On November 20, Intel released details of a new vulnerability in the Intel Management Engine. They provided a detection tool to tell you if your device was vulnerable, but no real way of deploying or monitoring the results on multiple devices (or in the case of some organizations, thousands of devices).
This post will detail one way to use ConfigMgr to deploy the detection tool and get back the results. This process will likely work for other vulnerabilities as well that use the same criteria. For more information on this vulnerability, see this notice from Intel: https://security-center.intel.com/advisory.aspx?intelid=INTEL-SA-00086&languageid=en-fr.
This post will only detail how to detect which of your devices are vulnerable. See the Intel security post for details on how to patch the vulnerability.
The detection tool from Intel writes a series of registry keys to a computer. We will use a ConfigMgr package to deploy and execute the tool on a schedule, then use a ConfigMgr Configuration Item and Baseline to pick up the resulting registry keys.
The detection tool is available from here: https://downloadcenter.intel.com/download/27150. Download and extract the ZIP file.
Create ConfigMgr Package
I am creating this as a package instead of an application. Scheduling when to run the tool is easier with a package, as is running the tool more than once. Once the download from Intel is extracted, copy the “DiscoveryTool” folder to your ConfigMgr software source location.
Create a ConfigMgr package. I won’t go through all the wizard, but only the highlights of the things you should set.
First, your package will require a program. The command line to run the tool is this (note it’s two dashes (–):
Intel-SA-00086-console.exe --noconsole --delay 0
It’s two dashes for the parameters. Double dashes do not translate well on webpages.
You’ll also want to set the program to run hidden and set it so it can run “Whether or not a user is logged on”.
On the next screen of the wizard, I suggest setting the “Maximum allowed run time” to 15 minutes.
Once the package is created, I suggest ensuring that the “Suppress program notifications” box is checked on the Advanced tab of the program options. This will prevent notifications from appearing and prevent an option to run this package from showing up in Software Center.
When you deploy the package, make sure to require it. The scheduling section is also important. I would suggest setting a date and time to expire the package, even if it’s months in the future. The assignment schedule is important. I suggest doing a schedule and configuring the recurrence pattern. If you want something smaller than weekly, do a custom interval.
After you have the schedule, you MUST change the rerun behavior to “Always rerun program”.
Also, if you have maintenance windows set for any device, either be sure to set the schedule to within this window, or check the “Software Installation” box on the next screen of the deployment wizard.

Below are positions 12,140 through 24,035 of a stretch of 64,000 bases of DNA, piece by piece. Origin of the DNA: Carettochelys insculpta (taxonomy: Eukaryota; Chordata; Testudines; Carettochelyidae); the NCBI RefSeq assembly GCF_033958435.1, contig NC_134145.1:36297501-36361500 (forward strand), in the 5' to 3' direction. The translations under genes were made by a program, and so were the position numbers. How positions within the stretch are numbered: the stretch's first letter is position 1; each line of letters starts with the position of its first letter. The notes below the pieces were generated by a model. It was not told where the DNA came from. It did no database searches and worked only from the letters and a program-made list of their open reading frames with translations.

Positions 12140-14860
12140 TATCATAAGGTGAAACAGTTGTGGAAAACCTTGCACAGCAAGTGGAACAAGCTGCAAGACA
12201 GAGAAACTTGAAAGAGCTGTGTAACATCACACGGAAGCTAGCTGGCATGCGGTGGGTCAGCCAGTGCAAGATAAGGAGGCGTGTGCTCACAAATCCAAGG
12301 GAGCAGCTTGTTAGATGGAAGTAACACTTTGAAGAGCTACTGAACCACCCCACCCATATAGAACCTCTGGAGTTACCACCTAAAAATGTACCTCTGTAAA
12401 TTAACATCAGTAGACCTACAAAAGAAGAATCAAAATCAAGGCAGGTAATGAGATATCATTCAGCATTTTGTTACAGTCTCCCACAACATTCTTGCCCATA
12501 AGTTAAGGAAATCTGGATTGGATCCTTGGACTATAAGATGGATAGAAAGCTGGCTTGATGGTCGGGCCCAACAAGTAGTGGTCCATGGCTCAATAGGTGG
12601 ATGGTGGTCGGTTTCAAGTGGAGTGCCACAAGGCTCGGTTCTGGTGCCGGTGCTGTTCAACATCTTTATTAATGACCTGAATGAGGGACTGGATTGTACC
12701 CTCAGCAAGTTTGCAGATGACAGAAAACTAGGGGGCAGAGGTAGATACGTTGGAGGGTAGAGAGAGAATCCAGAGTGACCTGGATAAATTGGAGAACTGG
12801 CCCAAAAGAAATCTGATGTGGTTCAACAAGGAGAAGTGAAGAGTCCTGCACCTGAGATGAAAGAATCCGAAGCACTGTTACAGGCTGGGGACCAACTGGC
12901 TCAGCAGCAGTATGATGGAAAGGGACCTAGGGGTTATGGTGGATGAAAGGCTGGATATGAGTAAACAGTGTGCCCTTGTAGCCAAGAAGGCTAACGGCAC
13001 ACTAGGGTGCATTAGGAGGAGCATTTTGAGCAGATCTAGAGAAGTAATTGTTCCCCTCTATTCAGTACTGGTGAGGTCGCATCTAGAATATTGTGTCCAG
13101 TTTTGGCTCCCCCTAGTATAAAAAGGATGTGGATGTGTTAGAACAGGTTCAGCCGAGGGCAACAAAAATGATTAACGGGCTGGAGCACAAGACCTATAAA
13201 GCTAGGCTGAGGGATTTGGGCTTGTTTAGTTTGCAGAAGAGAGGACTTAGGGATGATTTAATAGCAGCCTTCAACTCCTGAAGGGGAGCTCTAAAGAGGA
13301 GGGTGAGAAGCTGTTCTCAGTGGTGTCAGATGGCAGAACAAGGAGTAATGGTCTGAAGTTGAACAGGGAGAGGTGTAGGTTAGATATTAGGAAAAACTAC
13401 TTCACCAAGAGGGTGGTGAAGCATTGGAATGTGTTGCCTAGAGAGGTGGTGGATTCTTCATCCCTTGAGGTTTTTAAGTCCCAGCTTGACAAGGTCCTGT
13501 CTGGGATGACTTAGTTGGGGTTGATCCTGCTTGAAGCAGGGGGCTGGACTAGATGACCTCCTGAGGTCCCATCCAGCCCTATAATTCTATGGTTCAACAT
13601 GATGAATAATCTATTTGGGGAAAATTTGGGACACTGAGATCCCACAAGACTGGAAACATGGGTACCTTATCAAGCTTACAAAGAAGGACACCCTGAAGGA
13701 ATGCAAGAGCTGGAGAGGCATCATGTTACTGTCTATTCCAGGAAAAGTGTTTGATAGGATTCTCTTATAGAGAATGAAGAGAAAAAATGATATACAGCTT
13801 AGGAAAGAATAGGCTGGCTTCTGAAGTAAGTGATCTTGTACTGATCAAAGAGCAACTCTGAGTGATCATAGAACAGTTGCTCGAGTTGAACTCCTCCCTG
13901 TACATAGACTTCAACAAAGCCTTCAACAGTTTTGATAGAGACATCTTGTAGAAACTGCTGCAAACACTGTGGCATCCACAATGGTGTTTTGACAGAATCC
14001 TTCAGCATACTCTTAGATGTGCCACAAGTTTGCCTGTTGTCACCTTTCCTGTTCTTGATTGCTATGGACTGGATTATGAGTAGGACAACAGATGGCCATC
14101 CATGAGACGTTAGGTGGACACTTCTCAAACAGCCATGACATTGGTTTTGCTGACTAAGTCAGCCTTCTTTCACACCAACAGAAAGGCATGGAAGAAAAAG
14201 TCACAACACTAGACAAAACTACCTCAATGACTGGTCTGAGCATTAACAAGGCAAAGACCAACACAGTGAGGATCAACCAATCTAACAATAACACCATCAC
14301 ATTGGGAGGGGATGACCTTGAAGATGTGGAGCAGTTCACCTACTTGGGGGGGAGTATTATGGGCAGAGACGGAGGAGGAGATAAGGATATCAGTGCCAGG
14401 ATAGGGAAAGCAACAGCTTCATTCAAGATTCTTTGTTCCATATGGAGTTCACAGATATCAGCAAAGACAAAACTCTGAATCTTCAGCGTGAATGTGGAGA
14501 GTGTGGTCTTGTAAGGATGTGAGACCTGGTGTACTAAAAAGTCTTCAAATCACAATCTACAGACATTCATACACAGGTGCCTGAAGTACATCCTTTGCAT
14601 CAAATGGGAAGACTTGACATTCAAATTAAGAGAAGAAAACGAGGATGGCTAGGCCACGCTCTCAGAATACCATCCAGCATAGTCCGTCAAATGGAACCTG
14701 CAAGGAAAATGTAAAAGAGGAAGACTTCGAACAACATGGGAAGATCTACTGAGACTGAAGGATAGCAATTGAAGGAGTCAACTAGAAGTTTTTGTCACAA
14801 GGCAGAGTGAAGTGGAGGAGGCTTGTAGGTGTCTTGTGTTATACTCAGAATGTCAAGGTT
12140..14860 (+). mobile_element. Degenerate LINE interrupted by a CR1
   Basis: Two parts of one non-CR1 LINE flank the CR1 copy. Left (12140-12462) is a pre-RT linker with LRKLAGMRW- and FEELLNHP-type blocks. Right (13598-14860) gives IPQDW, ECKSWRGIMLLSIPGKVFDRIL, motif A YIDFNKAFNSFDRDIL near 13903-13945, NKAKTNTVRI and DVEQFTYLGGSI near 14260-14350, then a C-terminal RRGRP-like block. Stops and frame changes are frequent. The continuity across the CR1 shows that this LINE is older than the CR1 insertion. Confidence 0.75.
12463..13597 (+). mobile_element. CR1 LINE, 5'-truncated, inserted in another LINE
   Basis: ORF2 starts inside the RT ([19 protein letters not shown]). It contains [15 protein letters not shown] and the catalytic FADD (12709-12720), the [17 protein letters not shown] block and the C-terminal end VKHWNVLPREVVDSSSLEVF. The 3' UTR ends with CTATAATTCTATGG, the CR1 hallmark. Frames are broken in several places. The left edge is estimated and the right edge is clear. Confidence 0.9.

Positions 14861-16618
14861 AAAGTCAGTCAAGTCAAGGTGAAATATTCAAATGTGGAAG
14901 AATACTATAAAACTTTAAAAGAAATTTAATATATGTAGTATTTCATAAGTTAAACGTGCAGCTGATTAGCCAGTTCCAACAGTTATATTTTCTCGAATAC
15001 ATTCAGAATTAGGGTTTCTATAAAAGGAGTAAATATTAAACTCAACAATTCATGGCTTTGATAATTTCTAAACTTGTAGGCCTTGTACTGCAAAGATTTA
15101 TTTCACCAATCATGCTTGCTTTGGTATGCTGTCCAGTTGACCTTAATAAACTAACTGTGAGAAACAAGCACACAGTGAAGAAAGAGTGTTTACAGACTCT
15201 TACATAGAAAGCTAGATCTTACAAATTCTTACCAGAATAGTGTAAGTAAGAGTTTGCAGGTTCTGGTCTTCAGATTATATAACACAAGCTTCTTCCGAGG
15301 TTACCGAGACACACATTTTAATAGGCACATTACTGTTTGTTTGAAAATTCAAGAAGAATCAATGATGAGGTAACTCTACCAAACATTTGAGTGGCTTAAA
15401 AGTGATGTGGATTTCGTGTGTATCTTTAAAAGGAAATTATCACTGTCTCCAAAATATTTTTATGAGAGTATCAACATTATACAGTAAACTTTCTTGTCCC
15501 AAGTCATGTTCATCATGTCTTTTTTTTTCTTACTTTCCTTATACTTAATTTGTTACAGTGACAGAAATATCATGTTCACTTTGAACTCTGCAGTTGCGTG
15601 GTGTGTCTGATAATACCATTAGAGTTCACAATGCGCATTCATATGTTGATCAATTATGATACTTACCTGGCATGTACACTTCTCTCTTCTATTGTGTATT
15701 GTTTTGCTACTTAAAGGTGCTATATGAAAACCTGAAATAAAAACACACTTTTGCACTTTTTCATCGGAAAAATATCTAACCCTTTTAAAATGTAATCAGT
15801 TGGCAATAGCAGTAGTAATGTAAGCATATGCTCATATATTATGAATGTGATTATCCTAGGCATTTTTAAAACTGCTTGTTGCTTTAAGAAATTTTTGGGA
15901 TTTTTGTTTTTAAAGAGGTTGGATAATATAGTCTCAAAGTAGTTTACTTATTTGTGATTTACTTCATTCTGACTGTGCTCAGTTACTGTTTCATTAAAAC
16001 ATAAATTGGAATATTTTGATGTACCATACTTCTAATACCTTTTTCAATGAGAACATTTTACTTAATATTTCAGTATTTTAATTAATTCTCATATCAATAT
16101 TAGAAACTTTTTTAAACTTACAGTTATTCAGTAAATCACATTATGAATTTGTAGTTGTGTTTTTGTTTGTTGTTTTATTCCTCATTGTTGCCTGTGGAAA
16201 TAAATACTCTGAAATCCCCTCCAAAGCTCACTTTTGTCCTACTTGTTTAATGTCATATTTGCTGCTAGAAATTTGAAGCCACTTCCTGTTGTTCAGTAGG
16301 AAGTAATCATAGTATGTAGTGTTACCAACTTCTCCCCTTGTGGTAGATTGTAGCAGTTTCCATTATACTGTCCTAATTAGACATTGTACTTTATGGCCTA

ConfigMgr Configuration Item
Now that we have the package, we need to create our configuration item. To do that, go to “Configuration Items” under Compliance Settings. Create a new one and give it a name. I suggest something like “Intel Vulnerability SA-00086”. Leave the other options alone on the first page of the wizard, and the second page where you can limit it to specific operating systems.
On the Settings page, click “New” and give it a name. I suggest “Intel Vulnerability SA-00086 System Status”. We’ll keep the “Setting type” set to “Registry value”. Set “Data type” to string. Here’s the key we’re targeting (goes in the “Key name” box):
SOFTWARE\Intel\Setup and Configuration Software\INTEL-SA-00086 Discovery Tool\System Status
The “Value Name” field should be “System Risk” and the “This registry value is associated with a 64-bit application” should be checked.
Now we can flip to the “Compliance Rules” tab and create a new one. Give the rule a name, I suggest “Not Vulnerable”. Everything on this page is left as default. Type “This system is not vulnerable.” (note the period) in the “the following values” box.
After you’ve set this, click all the way through the wizard and create the configuration item.
Now that we have the configuration item, just add it to a baseline and deploy it. I suggest creating a custom schedule that matches your package deployment; if you rerun the package every day, run the configuration baseline every day a little while after the package runs.
The way the configuration item is configured, a “compliant” machine is not vulnerable to the vulnerability, while a “non-compliant” system is vulnerable. You can use ConfigMgr reports to see your compliance status, or build collections in the console to show compliance.
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